Harold will seek 13th District nomination against Davis
URBANA — There's going to be a Republican Party primary election next March for the 13th Congressional District seat, but challenger Erika Harold said Tuesday she'll do her best to keep it from becoming negative.
Harold, a 33-year-old Harvard law school graduate, former Miss America and Urbana native, will take on U.S. Rep. Rodney Davis, R-Taylorville, in the GOP primary.
It will be the second time the two have faced off. Last May, Republican county chairmen chose Davis over Harold as the party's replacement for former U.S. Rep. Tim Johnson, R-Urbana, who had withdrawn after winning the primary.
She acknowledged that congressional campaigns "can be extraordinarily negative," but she pledged to run a positive race in the 14-county district that arcs from Champaign-Urbana on the northeast to Edwardsville and Collinsville on the southwest.
"About 10 years ago when I was first thinking about what it might be like to run for public office, I wrote a letter to myself about the goals that I hoped to achieve. And then I wrote also a list of defining principles, not only for the principles that were important to me from a policy perspective but also about how to conduct a campaign," Harold said in an interview after her formal announcement on the steps of Urbana High School. "One of the things I wrote was the importance of not absorbing negativity because I think the second you start to be affected by the things that people are saying about you, then it changes the focus of your campaign and you start to become bitter and resentful and not at all the vehicle of hope and change that people want you to be."
Harold never mentioned Davis in her prepared remarks and referred to him by name only once in a press conference, when she pledged to try to stay positive.
"I hope I'm not being naive in thinking that it's at least possible. That will be my attempt because I think that Rodney is a good person," she said. "It's not at all my attempt to try to destroy him personally. I think that this should be about each one of us making the case to the voters of this district why we're the best representative. I think we should both be able to point to things in our lives and our backgrounds that equip us to do that. I would hope we can do that without becoming negative."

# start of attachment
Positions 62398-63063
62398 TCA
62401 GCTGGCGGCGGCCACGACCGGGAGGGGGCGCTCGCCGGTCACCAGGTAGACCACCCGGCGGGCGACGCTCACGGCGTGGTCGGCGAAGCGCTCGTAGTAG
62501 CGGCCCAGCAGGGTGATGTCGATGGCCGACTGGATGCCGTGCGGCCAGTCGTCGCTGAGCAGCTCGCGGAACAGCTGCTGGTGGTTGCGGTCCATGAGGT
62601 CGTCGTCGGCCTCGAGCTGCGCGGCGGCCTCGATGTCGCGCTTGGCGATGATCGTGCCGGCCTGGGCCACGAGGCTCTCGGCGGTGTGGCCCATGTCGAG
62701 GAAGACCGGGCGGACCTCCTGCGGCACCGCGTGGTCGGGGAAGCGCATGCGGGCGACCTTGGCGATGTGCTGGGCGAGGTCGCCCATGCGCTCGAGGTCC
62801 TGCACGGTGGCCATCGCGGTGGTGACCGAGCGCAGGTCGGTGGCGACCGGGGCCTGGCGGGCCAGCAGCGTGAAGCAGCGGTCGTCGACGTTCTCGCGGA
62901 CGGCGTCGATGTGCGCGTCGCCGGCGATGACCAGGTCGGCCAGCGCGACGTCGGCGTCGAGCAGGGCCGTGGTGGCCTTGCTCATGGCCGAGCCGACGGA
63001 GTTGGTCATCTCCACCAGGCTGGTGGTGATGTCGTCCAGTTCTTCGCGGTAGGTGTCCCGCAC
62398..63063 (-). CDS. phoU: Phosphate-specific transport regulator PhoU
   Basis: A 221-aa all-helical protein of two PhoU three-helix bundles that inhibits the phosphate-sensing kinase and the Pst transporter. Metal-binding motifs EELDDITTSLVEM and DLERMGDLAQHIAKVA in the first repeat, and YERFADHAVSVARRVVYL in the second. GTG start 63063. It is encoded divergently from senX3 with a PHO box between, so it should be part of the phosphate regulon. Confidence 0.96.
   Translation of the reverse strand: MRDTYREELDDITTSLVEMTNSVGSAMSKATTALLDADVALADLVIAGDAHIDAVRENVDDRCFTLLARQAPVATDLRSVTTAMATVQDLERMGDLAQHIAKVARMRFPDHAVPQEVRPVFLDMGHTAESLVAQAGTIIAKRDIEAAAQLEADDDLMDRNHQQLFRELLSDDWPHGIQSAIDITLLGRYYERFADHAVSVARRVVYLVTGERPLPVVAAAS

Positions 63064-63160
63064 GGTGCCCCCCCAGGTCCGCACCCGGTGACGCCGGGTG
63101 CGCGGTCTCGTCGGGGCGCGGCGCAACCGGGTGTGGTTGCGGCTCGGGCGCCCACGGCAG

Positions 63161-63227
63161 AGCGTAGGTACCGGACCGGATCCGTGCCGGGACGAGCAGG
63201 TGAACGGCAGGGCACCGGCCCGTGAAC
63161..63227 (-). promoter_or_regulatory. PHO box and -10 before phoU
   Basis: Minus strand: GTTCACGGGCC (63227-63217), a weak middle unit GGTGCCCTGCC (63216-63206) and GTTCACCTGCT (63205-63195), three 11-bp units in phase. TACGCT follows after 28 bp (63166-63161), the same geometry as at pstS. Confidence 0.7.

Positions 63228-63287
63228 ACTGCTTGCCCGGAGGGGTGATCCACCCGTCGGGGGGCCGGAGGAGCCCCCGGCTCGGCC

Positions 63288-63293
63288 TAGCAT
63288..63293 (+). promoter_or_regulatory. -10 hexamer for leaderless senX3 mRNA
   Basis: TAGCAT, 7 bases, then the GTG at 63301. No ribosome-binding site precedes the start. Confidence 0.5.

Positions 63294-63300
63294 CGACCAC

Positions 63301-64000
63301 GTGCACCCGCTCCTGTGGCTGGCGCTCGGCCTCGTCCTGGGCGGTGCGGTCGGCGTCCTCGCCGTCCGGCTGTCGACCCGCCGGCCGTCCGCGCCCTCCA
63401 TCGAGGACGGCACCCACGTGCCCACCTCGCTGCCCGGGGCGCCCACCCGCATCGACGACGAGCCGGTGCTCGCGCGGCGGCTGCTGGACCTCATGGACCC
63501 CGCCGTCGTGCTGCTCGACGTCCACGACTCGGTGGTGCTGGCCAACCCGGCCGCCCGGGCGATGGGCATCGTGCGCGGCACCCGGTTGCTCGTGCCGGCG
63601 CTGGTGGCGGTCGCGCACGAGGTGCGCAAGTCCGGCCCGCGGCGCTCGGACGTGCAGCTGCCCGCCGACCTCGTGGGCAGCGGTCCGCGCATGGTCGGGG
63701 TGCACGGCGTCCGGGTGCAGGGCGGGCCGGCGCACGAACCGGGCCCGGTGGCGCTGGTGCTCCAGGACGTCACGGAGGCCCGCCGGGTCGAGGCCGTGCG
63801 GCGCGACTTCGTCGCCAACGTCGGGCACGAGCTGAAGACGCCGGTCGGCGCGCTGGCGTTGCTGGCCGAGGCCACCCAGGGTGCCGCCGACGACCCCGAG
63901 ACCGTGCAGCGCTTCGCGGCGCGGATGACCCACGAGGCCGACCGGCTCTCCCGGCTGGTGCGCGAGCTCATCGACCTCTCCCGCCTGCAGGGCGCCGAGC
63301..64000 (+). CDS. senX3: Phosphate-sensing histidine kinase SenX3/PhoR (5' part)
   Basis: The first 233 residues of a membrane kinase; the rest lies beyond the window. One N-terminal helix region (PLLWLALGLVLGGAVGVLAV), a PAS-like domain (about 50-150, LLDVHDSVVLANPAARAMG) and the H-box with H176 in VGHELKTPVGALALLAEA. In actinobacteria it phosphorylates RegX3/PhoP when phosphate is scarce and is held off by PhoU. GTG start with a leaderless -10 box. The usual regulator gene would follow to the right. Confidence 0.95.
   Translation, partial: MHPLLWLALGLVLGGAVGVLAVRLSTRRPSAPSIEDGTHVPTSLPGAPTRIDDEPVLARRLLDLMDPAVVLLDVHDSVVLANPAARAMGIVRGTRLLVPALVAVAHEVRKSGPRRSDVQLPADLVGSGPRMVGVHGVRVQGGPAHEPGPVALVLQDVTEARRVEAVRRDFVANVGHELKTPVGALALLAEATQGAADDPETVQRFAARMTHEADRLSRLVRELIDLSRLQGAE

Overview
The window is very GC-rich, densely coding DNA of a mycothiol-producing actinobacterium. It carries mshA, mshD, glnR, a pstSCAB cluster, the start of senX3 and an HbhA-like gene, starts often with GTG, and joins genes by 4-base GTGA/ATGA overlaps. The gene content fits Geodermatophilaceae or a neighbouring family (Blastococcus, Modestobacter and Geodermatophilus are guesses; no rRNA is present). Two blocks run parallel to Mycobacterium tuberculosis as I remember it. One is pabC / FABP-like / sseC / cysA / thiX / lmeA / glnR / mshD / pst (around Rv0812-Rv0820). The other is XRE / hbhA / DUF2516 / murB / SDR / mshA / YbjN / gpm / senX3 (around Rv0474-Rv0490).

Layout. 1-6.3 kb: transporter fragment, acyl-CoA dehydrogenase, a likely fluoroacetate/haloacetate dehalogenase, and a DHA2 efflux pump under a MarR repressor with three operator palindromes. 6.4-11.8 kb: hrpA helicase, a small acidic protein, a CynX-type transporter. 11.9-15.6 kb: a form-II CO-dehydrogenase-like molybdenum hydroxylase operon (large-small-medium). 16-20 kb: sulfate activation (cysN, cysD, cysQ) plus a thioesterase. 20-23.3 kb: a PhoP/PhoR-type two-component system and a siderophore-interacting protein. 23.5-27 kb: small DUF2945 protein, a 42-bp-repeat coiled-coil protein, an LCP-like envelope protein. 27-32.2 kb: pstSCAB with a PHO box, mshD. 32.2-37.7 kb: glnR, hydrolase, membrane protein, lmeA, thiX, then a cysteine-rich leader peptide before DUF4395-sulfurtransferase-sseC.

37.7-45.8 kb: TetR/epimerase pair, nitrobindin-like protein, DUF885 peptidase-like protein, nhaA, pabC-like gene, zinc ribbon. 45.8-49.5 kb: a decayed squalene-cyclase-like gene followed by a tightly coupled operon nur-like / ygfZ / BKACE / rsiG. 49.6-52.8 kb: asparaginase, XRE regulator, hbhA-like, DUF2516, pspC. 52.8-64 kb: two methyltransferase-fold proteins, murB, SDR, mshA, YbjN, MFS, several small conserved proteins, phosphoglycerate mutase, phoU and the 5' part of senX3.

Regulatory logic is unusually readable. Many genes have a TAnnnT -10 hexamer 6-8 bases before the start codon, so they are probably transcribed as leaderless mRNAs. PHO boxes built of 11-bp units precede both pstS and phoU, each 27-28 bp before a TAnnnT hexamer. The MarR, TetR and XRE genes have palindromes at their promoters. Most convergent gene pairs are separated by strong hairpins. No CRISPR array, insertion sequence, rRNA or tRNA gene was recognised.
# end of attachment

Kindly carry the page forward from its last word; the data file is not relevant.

Still, she said she understood that campaigns, especially those that are influenced by special interest groups, can go negative.
"I think the experiences I had being Miss America, facing national scrutiny and then having some issues with the national organization in terms of the type of issues I promoted, I think those experiences did prepare and equip me to handle this stage," she said. "Had I not had those experiences I don't know that I would be prepared for this. I have a pretty thick skin at this point in my life, which I know you must have if you're in politics. But I'm also someone who is pretty committed to build bridges if there is any sort of internal dissension within an organization."
"One of my biggest concerns," she said, is the outside groups that spent millions of dollars in last year's general election race between Davis and Democrat David Gill of Bloomington.
"But to the extent that I can control the commercials that I put out, and the campaign that I'm going to run, I'm going to keep it positive," she said.
Asked if she would take money from special interest groups, she didn't hesitate.
"I'm going to take money from groups that are able to donate to me," she said. "I imagine that the people who donate to me are going to be people throughout the country who donate smaller amounts of money. I recognize that if you are challenging an incumbent you likely are not going to get the same amount of money from PACs and organized groups. But I went into this knowing that because I view this as a grass roots effort, giving the people a choice and reaching out to them and seeing if they will mobilize with me to run this race."
Harold was asked why she was challenging Davis after donating $500 to his congressional campaign last year.
"I donated money because I thought he'd be a more effective representative than David Gill. But I still very strongly believe that I would be the best candidate to represent this district, not only in the general election but also to be able to represent it in Congress," she said. "I think that in order to hold this district and to be able to represent the district effectively, you have to have somebody who can persuasively and compellingly communicate conservative values but also has a demonstrated track record of reaching out to people who are not traditional Republican voters."
Harold, who is African-American, said she wants to help the Republican Party "reach out to voters who don't traditionally vote for" Republican candidates.
"It requires someone who has been in those communities for long periods of time. I think that voters find it cynical if the first time they meet a candidate it's when that candidate is asking for their vote," she said. "It's important that the party run candidates who have an experience and a track record of being involved with those groups of people because that's a starting point."
Harold's announcement in Urbana Tuesday was the first stop of a three-day, 16-city tour of the 13th District.